WEDNESDAY, Jan. 9 (HealthDay News) -- The days and weeks after hospital discharge are a vulnerable time for people, with one in five older Americans readmitted within a month -- often for symptoms unrelated to the original illness.
Now, one expert suggests it's time to recognize what he's dubbed "post-hospital syndrome" as a health condition unto itself.
A hospital stay can get patients vital or even life-saving treatment. But it also involves physical and mental stresses -- from poor sleep to drug side effects to a drop in fitness from a prolonged time in bed, explained Dr. Harlan Krumholz, a cardiologist and professor of medicine at Yale University School of Medicine in New Haven, Conn.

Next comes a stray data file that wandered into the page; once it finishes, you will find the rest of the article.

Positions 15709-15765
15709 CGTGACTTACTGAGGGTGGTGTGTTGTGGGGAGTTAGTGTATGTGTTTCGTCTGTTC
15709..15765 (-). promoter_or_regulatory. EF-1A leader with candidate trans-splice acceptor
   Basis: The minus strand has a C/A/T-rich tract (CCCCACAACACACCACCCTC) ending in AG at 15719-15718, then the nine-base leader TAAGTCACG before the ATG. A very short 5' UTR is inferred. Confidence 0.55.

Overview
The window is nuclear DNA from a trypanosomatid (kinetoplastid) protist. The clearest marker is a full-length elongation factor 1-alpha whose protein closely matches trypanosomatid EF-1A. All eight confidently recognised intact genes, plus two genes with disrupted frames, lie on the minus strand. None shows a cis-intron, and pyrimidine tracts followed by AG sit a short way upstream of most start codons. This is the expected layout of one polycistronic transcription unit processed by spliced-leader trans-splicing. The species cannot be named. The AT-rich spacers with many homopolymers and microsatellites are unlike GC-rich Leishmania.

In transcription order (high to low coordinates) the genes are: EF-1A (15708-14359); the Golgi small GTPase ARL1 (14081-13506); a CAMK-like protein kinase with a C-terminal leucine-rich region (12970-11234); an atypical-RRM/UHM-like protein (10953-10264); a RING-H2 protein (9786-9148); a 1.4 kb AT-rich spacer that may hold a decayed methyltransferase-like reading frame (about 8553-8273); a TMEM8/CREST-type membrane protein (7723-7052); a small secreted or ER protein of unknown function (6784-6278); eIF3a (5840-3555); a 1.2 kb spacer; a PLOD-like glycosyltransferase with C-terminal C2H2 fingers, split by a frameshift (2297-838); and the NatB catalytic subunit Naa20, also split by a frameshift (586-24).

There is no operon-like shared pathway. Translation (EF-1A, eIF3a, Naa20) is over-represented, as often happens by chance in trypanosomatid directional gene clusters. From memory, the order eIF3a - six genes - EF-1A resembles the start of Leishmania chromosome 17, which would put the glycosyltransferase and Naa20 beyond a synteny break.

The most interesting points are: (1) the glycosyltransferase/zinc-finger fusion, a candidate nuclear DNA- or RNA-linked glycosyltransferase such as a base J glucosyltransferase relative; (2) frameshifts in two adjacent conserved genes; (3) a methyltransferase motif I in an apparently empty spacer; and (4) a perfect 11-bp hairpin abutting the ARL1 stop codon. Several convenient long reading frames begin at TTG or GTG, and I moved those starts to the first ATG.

"It's as if we've thrown people off their equilibrium," Krumholz said. "No matter how successful we've been in treating the acute condition, there is still this vulnerable period after discharge."
Disrupted sleep-wake cycles during a hospital stay, for instance, can have broad and lingering effects, Krumholz writes in the Jan. 10 issue of the New England Journal of Medicine.
Sleep deprivation is tied to physical effects, such as poor digestion and lowered immunity, as well as dulled mental abilities.
"The post-discharge period can be like the worst case of jet lag you've ever had," Krumholz said. "You feel like you're in a fog."
There's no way to eliminate what Krumholz called the "toxic environment" of the hospital stay. Patients are obviously ill, often in pain, and away from home. But Krumholz said hospital staff can do more to "create a softer landing" for patients before they head home.
Staff might check on how patients have been sleeping, how clearly they are thinking and how their muscle strength and balance are holding up, Krumholz said.
Involving family members in discussions about after-hospital care is key, too. "Patients themselves rarely re
All rights reserved